Bacillus thuringiensis (B.t.) is a natural spore-forming bacterium that occurs in soils everywhere. As the spore matures, it produces a protein crystal that is toxic for lepidopteran insects like spruce budworm. When larvae ingest B.t., it destroys the lining in their gut, and they stop feeding and die within days.
Developing B.t. for large-scale application
First isolated in Japan in 1901, B.t. was then recorded in a scientific description in 1911, by a researcher in Germany’s Thuringia region (giving it the scientific name thuringiensis). By the 1950s, B.t. had been registered for agricultural use in the United States, but it had not yet been tested for forestry use.
In the early 1970s, Canadian Forest Service (CFS) scientists conducted intensive research to find a way to use B.t. in forests. At the time, B.t. cost 20 times more to apply than chemical insecticides. And there were several problems that needed to be solved, such as getting the B.t. to adhere to the foliage, and determining the proper dose.
By 1980, CFS researchers had developed a formula for B.t. that would be effective and economical, and a viable alternative to synthetic chemical sprays. A key component of the formula was sorbitol, a type of corn syrup, which solved several problems. It reduced evaporation during spraying by fast and high-flying aircraft, and helped to make B.t. adhere to the needles of the trees being sprayed. Sorbitol also protected the formula from contamination and spore fermentation.
In the mid-1980s, Bacillus thuringiensis var. kurstaki (Btk) replaced chemical insecticides in aerial spraying programs for spruce budworm and other similar insects.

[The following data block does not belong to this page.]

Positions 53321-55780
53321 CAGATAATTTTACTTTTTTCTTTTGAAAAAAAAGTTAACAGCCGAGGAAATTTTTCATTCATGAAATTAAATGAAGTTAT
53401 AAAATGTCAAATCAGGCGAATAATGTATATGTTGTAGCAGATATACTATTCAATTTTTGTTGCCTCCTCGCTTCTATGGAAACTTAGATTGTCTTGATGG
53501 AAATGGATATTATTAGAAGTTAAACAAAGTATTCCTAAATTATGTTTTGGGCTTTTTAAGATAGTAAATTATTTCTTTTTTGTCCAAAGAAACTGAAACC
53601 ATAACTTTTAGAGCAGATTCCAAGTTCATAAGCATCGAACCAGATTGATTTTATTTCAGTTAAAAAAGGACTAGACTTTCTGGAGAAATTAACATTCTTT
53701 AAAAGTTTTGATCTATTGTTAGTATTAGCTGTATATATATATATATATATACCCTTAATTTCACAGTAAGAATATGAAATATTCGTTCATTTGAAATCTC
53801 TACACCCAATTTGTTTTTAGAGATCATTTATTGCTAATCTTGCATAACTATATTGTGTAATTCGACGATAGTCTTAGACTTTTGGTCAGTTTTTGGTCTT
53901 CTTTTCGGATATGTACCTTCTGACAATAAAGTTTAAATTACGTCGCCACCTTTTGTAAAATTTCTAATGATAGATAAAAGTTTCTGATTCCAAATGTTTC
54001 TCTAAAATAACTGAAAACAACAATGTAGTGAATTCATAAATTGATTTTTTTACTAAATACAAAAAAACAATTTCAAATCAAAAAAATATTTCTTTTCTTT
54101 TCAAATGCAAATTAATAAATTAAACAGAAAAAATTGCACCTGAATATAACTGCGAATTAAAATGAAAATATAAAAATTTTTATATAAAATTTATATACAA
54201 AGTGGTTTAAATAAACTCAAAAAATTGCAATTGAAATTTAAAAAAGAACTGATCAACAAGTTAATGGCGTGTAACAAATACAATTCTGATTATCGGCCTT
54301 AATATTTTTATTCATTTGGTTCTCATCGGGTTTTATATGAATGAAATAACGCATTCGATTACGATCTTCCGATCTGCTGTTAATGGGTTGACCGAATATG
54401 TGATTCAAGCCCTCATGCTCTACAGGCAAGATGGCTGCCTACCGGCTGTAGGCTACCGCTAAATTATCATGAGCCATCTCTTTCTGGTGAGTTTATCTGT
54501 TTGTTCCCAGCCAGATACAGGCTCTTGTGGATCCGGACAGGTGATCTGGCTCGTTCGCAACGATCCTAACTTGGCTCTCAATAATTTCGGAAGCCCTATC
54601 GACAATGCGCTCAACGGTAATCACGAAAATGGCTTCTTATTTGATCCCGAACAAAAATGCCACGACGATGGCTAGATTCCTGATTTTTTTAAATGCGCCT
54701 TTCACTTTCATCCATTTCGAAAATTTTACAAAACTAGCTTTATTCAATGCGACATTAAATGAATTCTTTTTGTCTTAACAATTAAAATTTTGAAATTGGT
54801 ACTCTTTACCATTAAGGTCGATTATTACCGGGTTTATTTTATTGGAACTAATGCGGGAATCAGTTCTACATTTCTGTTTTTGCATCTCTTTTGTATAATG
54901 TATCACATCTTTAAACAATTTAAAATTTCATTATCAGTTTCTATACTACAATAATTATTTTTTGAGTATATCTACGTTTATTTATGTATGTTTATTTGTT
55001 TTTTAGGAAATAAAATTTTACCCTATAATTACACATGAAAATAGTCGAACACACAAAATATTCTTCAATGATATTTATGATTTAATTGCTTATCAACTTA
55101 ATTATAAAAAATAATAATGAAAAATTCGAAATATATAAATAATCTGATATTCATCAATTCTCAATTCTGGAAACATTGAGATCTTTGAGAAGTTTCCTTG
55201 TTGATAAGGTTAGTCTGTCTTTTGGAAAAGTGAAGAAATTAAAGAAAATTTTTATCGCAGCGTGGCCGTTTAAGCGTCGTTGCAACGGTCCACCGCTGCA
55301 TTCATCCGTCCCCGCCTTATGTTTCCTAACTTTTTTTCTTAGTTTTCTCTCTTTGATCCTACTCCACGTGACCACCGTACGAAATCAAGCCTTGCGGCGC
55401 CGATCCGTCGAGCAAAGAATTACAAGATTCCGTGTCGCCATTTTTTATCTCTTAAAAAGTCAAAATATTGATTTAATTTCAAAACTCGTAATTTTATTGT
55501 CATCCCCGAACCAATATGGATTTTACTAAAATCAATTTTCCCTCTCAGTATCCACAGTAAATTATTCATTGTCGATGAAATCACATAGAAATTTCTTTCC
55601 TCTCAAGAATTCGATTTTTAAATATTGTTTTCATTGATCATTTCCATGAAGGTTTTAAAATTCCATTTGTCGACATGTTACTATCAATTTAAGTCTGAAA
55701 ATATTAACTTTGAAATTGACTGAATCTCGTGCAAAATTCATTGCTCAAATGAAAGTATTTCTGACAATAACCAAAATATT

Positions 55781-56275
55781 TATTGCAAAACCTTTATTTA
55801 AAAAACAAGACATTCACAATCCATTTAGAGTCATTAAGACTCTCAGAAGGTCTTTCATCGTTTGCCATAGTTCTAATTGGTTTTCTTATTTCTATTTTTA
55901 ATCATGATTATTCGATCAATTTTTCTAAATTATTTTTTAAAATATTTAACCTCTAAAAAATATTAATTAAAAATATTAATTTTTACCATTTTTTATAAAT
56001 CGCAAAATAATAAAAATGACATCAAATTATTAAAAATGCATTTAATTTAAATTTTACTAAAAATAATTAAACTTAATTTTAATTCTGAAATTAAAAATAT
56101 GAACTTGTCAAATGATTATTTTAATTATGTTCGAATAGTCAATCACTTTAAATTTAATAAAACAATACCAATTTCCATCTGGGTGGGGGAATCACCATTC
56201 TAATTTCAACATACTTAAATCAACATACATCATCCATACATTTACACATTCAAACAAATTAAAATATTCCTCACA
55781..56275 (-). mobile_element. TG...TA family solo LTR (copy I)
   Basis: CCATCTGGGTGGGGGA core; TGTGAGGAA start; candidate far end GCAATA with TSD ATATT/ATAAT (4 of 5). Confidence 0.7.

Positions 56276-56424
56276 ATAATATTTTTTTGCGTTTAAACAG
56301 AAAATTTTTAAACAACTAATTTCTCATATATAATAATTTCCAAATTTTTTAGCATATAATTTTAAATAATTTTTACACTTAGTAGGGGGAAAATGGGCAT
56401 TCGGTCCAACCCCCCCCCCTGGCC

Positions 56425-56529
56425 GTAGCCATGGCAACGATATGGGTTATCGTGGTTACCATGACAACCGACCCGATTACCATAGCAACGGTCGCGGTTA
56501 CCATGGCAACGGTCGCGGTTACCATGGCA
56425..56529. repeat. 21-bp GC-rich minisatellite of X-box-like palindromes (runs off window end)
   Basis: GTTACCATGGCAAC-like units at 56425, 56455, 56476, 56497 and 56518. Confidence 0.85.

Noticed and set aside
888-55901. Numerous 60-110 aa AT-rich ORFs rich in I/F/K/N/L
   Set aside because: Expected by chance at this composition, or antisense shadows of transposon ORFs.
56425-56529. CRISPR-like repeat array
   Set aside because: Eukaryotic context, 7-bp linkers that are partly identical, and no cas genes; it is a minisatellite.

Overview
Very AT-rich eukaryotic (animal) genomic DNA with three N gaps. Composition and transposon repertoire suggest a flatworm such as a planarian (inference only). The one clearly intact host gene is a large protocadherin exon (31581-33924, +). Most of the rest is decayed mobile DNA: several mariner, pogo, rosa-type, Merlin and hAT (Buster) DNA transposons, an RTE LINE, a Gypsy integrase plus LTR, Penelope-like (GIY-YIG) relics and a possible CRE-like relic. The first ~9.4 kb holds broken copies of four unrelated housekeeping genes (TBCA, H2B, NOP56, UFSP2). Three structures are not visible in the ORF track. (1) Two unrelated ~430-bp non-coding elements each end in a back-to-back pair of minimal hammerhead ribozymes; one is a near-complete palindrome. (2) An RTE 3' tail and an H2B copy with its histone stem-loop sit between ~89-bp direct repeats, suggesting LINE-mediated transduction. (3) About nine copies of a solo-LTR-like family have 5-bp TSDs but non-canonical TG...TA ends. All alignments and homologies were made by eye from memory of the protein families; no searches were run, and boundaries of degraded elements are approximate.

Since 1985, B.t. has been used on nearly 8 million hectares of insect-infested forests. Today it is not only the most effective tool for control of spruce budworm, but also the most successful commercial product for use against forest pests, employed widely in aerial forest protection programs in Canada and throughout the world. In addition, the success of B.t. in forestry and its outstanding environmental safety have led to worldwide commercial interest in B.t. for use in agriculture and other markets.
Meanwhile, CFS research on the mode of action of B.t. at the organism and population levels has contributed to the development of improved application methods. These and other decision-support tools, which permit better spray planning, more accurate spray application and better on-target droplet deposition, will enable forest managers to use B.t. more effectively and more sparingly to protect forests during current and future spruce budworm outbreak
Canadian Forest Service key contacts
- Bacillus thuringiensis (Health Canada)
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